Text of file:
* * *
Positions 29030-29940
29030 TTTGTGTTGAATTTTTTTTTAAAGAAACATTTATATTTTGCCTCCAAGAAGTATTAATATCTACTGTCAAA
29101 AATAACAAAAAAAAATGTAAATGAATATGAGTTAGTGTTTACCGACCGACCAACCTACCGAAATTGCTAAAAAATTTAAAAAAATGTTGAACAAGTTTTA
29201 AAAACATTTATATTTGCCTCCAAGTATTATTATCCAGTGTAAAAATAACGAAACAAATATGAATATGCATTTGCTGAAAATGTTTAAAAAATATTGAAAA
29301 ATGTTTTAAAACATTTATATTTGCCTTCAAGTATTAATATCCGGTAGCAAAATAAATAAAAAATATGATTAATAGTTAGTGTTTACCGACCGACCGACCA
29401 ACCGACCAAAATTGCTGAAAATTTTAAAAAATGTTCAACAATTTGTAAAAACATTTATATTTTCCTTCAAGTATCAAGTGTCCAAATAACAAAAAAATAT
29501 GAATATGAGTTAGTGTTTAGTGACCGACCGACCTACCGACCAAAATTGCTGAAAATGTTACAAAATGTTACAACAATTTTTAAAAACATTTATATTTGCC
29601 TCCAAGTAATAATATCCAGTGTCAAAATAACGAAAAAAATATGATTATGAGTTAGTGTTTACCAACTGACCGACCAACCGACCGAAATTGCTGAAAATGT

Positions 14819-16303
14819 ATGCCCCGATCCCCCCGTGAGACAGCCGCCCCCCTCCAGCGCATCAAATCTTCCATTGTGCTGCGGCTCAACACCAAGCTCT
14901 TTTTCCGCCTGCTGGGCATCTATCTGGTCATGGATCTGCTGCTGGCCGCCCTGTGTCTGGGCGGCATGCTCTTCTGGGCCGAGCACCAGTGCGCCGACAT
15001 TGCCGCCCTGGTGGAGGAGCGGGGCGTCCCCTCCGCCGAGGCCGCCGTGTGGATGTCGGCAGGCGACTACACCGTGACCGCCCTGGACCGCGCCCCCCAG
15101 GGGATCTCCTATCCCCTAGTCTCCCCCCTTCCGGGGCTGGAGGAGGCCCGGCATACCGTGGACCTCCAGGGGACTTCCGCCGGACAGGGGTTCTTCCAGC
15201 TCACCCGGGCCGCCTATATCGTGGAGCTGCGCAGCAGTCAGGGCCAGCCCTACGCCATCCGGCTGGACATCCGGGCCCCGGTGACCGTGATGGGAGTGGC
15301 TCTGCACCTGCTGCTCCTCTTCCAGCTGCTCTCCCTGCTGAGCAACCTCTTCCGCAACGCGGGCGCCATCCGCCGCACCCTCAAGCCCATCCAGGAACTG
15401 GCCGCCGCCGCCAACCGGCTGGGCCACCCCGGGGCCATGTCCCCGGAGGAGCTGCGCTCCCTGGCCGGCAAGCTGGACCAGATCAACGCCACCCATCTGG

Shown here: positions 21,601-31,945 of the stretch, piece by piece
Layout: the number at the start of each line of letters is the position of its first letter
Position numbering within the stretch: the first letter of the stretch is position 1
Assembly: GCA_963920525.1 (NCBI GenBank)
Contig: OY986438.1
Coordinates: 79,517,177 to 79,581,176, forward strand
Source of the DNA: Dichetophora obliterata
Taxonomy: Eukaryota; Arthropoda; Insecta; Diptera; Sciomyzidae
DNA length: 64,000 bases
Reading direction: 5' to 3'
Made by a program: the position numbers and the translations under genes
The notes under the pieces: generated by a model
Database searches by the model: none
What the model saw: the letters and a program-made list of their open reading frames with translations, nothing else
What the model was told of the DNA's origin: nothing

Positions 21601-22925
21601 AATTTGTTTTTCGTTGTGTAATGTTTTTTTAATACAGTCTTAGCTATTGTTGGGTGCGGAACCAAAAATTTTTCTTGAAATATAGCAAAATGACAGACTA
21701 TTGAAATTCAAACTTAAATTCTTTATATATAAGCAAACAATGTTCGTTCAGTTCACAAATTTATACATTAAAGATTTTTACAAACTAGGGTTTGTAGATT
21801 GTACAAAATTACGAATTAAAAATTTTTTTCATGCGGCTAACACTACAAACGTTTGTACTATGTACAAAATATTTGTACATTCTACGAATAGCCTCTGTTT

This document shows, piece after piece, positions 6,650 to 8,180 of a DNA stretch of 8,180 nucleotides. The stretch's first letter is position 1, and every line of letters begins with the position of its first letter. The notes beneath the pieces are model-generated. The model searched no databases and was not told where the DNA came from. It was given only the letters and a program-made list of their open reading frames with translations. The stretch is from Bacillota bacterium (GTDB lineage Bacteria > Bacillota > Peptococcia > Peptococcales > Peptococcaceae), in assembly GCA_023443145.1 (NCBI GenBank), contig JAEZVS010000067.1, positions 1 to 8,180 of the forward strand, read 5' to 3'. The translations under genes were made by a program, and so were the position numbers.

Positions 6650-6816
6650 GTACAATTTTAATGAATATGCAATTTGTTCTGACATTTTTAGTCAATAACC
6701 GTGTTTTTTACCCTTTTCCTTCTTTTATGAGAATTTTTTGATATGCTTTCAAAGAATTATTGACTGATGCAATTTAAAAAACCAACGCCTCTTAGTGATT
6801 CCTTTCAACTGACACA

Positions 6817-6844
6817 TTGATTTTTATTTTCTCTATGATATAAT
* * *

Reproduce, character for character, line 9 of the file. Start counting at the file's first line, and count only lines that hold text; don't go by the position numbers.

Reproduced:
Positions 14819-16303